Unlike the majority of high fantasy novels, low fantasy will usually be driven more by inner conflict and character development. Rather than reverberating out into the entire world, the obstacles and choices the character faces might only impact their loved ones or community. This is why low fantasy books often contain such rich, complex themes – the magical elements within them become metaphors for things like trauma, growth, purpose, healing, and connection.

Examples of low fantasy books

  • Wild is the Witch by Rachel Griffin
  • The Invisible Life of Addie LaRue by V. E. Schwab
  • The Lollipop Shoes by Joanne Harris
  • Garden Spells by Sarah Addison Allen
  • The Ocean at the End of the Lane by Neil Gaiman
  • Spells For Forgetting by Adrienne Young
  • A Midsummer Night’s Dream by William Shakespeare
  • The Night Circus by Erin Morgenstern

What about ‘crossover fantasy’?

If you’ve noticed a few major literary works missing off these lists, they probably fall into crossover fantasy — a blending of two genres and two worlds. These can include stories where people from our world literally ‘cross over’ into another, or stories where another world starts bleeding into this one.

These books often combine the best elements of high fantasy and low fantasy. By rooting stories in this world you can explore very human elements, and the everyday conflicts and uncertainties that come from being human. But you can also incorporate the magic and wonder of high fantasy worlds. This juxtaposition is often what makes these stories so resonant with readers.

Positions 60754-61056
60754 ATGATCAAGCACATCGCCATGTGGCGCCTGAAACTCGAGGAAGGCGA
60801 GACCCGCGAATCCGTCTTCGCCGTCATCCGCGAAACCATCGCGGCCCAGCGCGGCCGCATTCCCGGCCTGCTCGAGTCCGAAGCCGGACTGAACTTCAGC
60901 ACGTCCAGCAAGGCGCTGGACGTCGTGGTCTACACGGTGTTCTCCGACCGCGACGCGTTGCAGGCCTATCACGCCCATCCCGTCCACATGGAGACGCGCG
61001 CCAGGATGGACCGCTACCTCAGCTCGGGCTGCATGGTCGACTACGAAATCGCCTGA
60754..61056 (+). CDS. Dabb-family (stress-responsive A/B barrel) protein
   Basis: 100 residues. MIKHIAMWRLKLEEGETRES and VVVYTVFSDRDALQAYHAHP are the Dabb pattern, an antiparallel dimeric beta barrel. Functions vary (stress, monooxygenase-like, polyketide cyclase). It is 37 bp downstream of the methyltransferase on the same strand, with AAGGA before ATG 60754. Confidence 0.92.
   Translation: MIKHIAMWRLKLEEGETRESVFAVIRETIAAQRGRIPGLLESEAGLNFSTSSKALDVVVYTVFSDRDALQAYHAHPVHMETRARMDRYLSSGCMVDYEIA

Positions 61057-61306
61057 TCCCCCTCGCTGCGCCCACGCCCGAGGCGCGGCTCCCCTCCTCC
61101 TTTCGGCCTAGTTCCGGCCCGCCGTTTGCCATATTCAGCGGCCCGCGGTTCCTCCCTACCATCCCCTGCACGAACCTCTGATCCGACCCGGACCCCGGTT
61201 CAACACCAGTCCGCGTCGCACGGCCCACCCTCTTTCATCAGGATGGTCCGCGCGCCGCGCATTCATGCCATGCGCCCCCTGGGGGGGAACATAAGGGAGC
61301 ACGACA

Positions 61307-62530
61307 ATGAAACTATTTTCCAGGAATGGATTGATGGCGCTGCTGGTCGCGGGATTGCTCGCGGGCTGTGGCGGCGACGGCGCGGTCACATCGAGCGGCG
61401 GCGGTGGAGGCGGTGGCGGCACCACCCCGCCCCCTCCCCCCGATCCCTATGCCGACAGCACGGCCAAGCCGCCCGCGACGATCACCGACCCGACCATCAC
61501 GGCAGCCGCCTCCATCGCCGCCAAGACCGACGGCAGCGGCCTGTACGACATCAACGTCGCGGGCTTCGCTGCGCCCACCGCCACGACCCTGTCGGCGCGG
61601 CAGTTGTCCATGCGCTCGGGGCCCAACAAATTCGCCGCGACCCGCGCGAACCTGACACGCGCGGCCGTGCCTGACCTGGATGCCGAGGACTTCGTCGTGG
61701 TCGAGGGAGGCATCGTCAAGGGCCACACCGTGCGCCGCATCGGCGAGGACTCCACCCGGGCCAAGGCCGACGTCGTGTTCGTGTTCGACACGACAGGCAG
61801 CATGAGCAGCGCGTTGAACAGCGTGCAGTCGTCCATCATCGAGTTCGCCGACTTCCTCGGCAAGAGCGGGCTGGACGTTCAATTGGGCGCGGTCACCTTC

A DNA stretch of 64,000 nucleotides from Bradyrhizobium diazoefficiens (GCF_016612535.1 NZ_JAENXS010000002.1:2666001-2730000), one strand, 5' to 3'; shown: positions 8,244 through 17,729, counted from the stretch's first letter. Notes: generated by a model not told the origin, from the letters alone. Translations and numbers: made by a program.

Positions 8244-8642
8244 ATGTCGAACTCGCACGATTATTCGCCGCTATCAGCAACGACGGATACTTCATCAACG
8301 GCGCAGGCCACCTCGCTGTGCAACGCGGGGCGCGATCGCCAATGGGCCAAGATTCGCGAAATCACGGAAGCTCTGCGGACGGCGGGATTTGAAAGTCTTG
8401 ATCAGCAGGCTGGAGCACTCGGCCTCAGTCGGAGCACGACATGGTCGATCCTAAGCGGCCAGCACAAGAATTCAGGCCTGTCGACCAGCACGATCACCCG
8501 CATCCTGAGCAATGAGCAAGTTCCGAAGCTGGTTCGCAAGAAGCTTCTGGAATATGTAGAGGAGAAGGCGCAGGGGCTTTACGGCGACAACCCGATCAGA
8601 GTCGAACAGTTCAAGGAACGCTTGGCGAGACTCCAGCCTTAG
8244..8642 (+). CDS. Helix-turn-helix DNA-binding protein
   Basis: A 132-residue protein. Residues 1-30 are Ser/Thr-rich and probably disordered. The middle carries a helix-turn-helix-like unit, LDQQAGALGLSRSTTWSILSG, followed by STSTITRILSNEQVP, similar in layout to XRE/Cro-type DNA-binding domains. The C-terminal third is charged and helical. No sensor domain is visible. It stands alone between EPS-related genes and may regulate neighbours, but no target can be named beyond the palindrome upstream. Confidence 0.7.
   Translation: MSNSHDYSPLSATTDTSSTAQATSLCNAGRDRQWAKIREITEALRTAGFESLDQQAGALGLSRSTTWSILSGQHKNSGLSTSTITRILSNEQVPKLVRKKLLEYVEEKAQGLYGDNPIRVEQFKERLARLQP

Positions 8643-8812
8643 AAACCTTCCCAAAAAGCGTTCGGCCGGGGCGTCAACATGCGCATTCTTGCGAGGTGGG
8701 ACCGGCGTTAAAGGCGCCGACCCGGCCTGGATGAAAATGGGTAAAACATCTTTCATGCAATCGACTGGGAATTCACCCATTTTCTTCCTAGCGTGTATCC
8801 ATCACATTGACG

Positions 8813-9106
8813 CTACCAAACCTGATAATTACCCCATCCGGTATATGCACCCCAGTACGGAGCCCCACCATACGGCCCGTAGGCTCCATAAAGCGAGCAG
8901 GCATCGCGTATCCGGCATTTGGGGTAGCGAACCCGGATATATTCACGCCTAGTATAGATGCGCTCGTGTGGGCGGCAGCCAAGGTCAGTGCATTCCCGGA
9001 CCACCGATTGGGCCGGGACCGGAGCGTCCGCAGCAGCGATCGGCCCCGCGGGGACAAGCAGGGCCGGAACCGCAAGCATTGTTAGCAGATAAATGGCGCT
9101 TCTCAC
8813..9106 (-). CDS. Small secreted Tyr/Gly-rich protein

Examples of crossover fantasy books

  • Inkheart by Cornelia Funke
  • The Harry Potter series by J.K. Rowling
  • Alice in Wonderland by Lewis Carroll
  • Stardust by Neil Gaiman
  • The Cruel Prince by Holly Black
  • The Neverending Story by Michael Ende
  • The His Dark Materials series by Philip Pullman
  • The Chronicles of Narnia series by C.S. Lewis

Is your novel high fantasy or low fantasy?

If your novel is set in a world other than this one, involves high-stakes conflicts and inescapable destinies, and is told through an assortment of non-human characters, it’s probably high fantasy. If your novel takes place in a familiar location, is driven by human need and desire, and is told through someone very much like you or me, it’s probably low fantasy.

Or, your novel might fill the entire spectrum of low and high fantasy writing at different moments, making it a crossover fantasy story. This is the wonderful thing about fantasy writing: there’s always room to break the rules and create something new.

Fija Callaghan is an author, poet, and unapologetic daydreamer. Her work has been shortlisted and longlisted for a number of short story prizes, and you can find her writing in publications like Gingerbread HouseCrow & Cross KeysCorvid Queen, and Mythic Magazine. When not writing or helping other writers get the best out of their work, she can be found haunting her local bookshops or watching the tide come in.

Do you write fantasy or science fiction?